LOS ANGELES — The Adult Performers Actors Guild (APAG) has called for the resignation of the board of their own “mother union,” the International Entertainment Adult Union (IEAU) following the revelation to XBIZ by the office of Assemblymember Cristina Garcia that the controversial California bill AB2389 introduced yesterday was “brought to them” by the IEAU.

A “blindsided” Alana Evans, president of APAG, gave the following statement to XBIZ:

We are shocked, disgusted and angry that our parent union did this without discussing it with APAG, without discussing it with the industry and without discussing it with stakeholders.

At this time the board of the Adult Performers Actors Guild, including the president and the vice-president, calls for the entire resignation of the IEAU board. We will be filing a civil lawsuit.

We have been working against our mother union since our foundation because of their constant attempts to control what we do as a union. Nobody contacted us about this. Not the IEAU, not Assemblywoman Lorena Gonzalez, who I met Thursday to discuss AB5.

My union has complete dedication for the defeat of their bill.

XBIZ contacted Felicia Anne, IEAU’s secretary, who refused to confirm or deny the statement by Assemblymember Garcia’s staff.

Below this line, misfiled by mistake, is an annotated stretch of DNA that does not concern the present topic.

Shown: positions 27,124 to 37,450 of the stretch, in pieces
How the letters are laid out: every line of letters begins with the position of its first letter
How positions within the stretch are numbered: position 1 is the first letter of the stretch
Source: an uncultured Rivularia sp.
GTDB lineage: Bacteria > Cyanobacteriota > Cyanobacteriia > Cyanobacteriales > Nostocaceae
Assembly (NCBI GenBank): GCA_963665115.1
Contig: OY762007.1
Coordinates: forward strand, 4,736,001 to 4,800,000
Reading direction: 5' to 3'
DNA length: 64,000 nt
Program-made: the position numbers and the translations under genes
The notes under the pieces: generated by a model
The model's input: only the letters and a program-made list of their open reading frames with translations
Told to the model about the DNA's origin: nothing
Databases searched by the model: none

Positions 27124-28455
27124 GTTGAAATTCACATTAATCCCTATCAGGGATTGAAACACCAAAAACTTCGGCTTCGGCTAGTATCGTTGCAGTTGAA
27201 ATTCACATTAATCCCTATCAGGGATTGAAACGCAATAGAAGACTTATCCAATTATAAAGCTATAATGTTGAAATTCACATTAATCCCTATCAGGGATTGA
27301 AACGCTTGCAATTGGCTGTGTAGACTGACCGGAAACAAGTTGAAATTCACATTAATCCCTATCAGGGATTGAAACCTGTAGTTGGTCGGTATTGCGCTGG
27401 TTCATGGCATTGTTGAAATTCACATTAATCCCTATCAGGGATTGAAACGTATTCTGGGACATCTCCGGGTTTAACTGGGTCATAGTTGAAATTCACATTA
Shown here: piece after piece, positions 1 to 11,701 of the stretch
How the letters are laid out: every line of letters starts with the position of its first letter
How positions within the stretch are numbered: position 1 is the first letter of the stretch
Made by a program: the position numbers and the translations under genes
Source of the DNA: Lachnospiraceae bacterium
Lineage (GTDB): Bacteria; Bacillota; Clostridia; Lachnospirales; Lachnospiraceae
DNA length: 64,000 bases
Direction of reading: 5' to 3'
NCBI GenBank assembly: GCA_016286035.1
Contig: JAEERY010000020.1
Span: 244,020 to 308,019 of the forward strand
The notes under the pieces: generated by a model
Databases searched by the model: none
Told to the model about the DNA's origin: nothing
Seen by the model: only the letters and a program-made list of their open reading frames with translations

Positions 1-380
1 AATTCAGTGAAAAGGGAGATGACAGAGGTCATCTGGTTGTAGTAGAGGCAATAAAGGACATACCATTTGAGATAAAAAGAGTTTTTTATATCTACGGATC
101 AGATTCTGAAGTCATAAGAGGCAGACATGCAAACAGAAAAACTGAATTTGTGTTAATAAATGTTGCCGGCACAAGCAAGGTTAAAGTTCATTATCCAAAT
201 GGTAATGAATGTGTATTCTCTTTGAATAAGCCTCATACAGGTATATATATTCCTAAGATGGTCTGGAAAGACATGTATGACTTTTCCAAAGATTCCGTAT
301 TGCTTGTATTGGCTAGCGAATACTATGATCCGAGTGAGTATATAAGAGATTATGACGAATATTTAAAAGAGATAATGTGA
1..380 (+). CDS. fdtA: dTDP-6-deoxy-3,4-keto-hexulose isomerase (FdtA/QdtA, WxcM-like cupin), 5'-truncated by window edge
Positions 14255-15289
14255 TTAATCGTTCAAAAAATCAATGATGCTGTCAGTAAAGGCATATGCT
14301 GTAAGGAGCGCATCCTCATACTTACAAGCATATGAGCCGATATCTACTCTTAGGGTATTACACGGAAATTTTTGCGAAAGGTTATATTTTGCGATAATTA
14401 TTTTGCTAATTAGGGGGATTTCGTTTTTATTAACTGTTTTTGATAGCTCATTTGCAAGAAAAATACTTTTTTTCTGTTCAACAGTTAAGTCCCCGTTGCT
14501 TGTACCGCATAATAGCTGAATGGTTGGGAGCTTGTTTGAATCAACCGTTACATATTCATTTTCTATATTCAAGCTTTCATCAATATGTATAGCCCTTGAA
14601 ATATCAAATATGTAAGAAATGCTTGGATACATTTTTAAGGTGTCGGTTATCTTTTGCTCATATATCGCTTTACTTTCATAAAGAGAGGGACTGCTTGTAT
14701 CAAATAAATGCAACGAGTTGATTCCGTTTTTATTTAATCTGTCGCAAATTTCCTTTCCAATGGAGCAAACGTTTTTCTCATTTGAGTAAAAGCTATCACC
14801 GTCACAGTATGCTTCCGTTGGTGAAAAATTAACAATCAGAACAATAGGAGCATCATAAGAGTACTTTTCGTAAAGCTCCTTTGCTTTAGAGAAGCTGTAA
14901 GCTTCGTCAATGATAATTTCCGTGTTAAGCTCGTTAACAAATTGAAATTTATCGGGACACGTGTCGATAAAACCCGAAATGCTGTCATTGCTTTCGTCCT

The bill is widely seen by the sex worker community as stigmatizing and criminalizing.

No prominent sex worker group like APAG, APAC (Adult Performers Advocacy Committee), SWOP (Sex Worker Outreach Project), or industry trade group the Free Speech Coalition were contacted by Garcia before this bill proposal.

The Assemblymember’s staff member who spoke to XBIZ had no familiarity with sex worker organizations or the Free Speech Coalition.

The controversial bill proposal mandates a State registration and licensing process to perform any kind of loosely defined “adult entertainment,” stating that “a person shall not work as an entertainer at an adult entertainment business or as a performer in any adult entertainment video, including, but not limited to, internet web-camming sites, without having first obtained a valid business license or permit from the local business license issuing authority.”

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